As the Jews entered the modern period in Europe, the question of the role and the future of the Rabbinate took on great importance. Issues surrounding the future training, ordination and role of rabbis, and even a skepticism about the relevance of the Rabbinate in the modern Jewish world, embodied broader dilemmas touching on the role of tradition and halakha in the changing world of the new Jew. The establishment of a rabbinical seminary in various centers in the Jewish world, beginning in the mid-19th century and continuing till today, reflects a range of significant attempts to cope with the problem of formation of Jewish identity and religion in the modern period.
In 1854 the Breslau Rabbinical Seminary in Germany was founded. At its head was Rabbi Zechariah Frankel, a renowned scholar in Jewish Studies. The trustees of the Seminary chose Frankel because he supported scientific development in Halakha based on the needs of the time, but opposed change that was, in his opinion, detrimental to the historical continuity of the Jewish experience. The trustees believed that Frankel’s approach was well suited to the ‘spirit of the times,’ and would facilitate garnering a broad base of support for the institution and its students, particularly from newly developing urban Jewish communities.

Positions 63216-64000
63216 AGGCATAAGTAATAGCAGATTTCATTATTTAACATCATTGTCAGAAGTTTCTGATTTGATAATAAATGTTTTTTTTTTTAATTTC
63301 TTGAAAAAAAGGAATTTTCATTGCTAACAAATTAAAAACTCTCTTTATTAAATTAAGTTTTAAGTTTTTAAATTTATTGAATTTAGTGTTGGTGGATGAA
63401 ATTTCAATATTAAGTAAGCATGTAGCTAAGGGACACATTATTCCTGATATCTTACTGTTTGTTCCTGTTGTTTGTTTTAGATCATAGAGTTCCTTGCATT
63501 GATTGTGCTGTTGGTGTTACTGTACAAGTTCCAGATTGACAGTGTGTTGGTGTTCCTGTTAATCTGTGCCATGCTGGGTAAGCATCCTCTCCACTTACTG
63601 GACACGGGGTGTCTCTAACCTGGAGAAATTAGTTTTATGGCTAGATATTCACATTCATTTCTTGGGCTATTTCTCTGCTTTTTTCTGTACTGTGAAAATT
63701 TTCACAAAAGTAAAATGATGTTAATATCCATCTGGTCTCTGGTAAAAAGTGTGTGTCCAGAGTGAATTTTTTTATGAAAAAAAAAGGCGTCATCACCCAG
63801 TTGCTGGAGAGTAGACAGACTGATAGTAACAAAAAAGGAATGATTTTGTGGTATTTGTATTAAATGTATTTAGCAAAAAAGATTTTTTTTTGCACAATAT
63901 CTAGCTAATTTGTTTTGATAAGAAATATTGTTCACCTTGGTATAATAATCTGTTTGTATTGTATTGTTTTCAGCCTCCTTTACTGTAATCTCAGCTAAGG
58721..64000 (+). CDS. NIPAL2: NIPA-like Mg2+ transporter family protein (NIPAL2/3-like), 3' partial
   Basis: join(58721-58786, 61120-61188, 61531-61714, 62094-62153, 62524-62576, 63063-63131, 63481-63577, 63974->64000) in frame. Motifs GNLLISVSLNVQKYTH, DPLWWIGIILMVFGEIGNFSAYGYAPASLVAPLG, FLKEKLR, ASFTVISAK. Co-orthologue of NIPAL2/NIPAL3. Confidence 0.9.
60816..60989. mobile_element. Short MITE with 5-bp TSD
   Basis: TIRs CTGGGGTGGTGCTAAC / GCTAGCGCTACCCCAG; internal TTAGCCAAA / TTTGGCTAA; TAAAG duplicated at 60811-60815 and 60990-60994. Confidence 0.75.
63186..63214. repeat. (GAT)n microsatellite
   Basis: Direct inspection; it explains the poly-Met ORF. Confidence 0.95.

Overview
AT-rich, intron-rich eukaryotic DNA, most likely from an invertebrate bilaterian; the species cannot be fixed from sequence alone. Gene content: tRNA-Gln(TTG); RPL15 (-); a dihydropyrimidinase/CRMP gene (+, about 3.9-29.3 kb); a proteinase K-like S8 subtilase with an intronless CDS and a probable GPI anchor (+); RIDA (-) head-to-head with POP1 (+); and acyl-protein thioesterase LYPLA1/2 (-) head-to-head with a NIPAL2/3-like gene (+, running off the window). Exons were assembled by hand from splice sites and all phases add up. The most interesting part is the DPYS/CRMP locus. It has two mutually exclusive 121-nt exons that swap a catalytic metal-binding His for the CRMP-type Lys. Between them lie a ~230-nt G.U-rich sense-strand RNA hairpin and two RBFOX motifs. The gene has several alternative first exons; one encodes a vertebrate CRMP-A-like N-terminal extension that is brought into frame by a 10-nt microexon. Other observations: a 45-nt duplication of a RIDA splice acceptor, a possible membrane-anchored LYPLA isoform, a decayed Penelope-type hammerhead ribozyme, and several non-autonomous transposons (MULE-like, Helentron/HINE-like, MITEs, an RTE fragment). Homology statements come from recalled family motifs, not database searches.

From the beginning, the new Seminary could not be mistaken for a traditional yeshiva. Here one did not find scholars in the classical mold who studied Torah for its own sake; they were, rather, a group of academic specialists who brought an aspect of research and professional development to their students. The Seminary was thus aligned with the modern middle class value system then adopted by German Jews: on the one hand, placing a high value on its professional mission and on its courageous identification with the surrounding culture; and, on the other, recognizing the importance of cultural continuity and of a religious value system in the modern world. Ironically, the academic level of the new institution benefited from the Prussian empire’s discrimination against Jews, which prevented their advancement to professorship, thus attracting the best of Jewish scholarship, including the historian Heinrich (Tzvi) Graetz.